04/11/07 — Smith: Work in N.C. Senate won't suffer from campaign

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Smith: Work in N.C. Senate won't suffer from campaign

By Matthew Whittle
Published in News on April 11, 2007 1:45 PM

State Sen. Fred Smith, R-Johnston, is campaigning for governor, but that doesn't mean he is ignoring his duties in the Senate.

"I think I'm meeting the needs of the people in my district," he said Tuesday after leading a devotional at the Tuesday Morning Men's Prayer Breakfast at Wilber's. "It just requires long days, but that comes with the territory.

"I'm working hard to be a good senator in the 12th senatorial district."

And, he continued, while it can be difficult for a Republican to be effective in the Democrat-controlled General Assembly, he's doing his best.

"What I'm trying to do up there is make a difference by pushing for bills that I believe will make a difference," Smith said. "We've got to do a better job in Raleigh."

One of the primary bills he is sponsoring is a state constitutional amendment to control state spending and preserve emergency funds -- legislation he said is even more important after watching the General Assembly spend a $2.8 billion budget surplus during the 2005-06 fiscal year.

"It was like a spending spree and now we're up there talking about cutting money to needed services," he said. "What we have is a budget that is shortsighted and only deals with the cash on the table. That's just not a sustainable model."

Smith also is working on state constitutional amendments to define marriage as being between one man and one woman and to prohibit the governmental seizure of property through eminent domain for economic development purposes, as well as a bill to raise the cap on the number of charter schools allowed in the state -- one of several initiatives to improve education that he is supporting.

"I believe education is important, but I think we need to turn it upside down. Education has changed. The student is the customer and we need an education system that meets the student's needs," Smith said, advocating not only charter schools and college prep courses, but also vocational education and other kinds of Learn and Earn programs.

Other measures that he is lending his support to include efforts to improve accessibility to affordable health care and to strengthen laws punishing child rapists.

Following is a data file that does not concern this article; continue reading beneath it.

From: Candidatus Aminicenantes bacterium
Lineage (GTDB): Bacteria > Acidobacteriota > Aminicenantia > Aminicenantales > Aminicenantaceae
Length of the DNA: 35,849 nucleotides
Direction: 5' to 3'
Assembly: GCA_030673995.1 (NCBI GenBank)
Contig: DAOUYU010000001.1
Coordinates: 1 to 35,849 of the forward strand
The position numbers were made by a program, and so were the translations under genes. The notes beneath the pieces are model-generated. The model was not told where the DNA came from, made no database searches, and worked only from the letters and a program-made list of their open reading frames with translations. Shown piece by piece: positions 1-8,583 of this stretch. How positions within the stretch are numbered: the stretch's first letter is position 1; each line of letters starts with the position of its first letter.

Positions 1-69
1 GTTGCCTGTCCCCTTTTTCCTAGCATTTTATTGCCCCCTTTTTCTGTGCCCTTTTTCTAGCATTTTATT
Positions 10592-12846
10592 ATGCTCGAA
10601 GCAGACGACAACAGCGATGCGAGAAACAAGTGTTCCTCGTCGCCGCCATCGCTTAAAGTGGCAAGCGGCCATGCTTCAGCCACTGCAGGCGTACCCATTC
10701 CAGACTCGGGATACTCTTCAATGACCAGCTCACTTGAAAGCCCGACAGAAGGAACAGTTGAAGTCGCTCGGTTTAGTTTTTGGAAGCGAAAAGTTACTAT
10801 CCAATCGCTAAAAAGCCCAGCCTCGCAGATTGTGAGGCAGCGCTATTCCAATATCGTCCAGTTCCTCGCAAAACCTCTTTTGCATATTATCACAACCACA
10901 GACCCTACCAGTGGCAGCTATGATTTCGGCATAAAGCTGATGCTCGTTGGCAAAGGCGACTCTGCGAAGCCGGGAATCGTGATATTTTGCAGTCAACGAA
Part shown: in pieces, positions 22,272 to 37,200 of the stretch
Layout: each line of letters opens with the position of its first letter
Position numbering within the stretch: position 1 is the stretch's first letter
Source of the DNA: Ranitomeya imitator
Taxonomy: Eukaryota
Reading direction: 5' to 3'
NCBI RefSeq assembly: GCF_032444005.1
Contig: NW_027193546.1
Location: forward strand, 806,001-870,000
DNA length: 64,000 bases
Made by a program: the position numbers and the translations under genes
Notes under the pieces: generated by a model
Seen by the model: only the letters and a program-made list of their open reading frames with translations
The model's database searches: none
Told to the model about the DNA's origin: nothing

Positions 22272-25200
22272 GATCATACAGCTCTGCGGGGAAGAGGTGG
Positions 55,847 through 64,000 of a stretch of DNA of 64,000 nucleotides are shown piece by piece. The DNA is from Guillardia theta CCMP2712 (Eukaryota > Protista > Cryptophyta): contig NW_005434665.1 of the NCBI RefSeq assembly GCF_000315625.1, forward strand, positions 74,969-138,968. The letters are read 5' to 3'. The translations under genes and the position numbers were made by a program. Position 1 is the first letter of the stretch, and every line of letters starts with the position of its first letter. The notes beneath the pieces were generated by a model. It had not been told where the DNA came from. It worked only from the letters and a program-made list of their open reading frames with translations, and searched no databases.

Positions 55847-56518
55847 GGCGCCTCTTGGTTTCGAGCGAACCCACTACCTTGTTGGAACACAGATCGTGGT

But in between those efforts, Smith also is working hard to be elected governor in 2008.

After announcing his candidacy in Raleigh on March 23, Smith's first television commercial hit the airwaves early last week -- the first candidate to take that step.

Republican Bob Orr, a former state Supreme Court justice, is the only other candidate to officially file, though many expect Democrats Lt. Gov. Beverly Perdue and state Treasurer Richard Moore to run.

"Once I decided to run, it was incumbent upon me to be recognized," Smith said. "Name recognition is important. What I've got to do is take my message across the state to places where people don't know who Fred Smith is."

And right now, he continued, television is the best way to do that.

"We'll be getting out of the Senate by late July/early August. But now through the end of the session, I'll do my campaigning at night and on weekends. Once it's over, I'll campaign full-time," he added.

Fortunately on Tuesday, though, committee meetings didn't start until 11 a.m.

"I think it's important for public officials (to get out)," he said. "I think one of the problems is people get elected, get into Raleigh, get insulated and then run their re-election campaign on TV.

"That's why I come to these. I like listening to people. I believe a campaign should be a conversation between people and that's a two-way street."

Plus, he continued, it also helps people get to know him a little better -- particularly Tuesday in terms of his Christian faith, which is important to him.

"I think that faith is important. In many ways it affects who I am, my viewpoint," Smith, a regular Sunday School teacher, said. "Barack Obama (U.S. Senator and Democratic presidential candidate from Illinois) says that people of faith don't have to check their faith at the door of the public square. They're entitled to bring their faith in. And I agree with him, but the public policy we adopt needs to be filtered through the prism of what's best for society and what's best for all the people.

"All I'm trying to do is make a difference."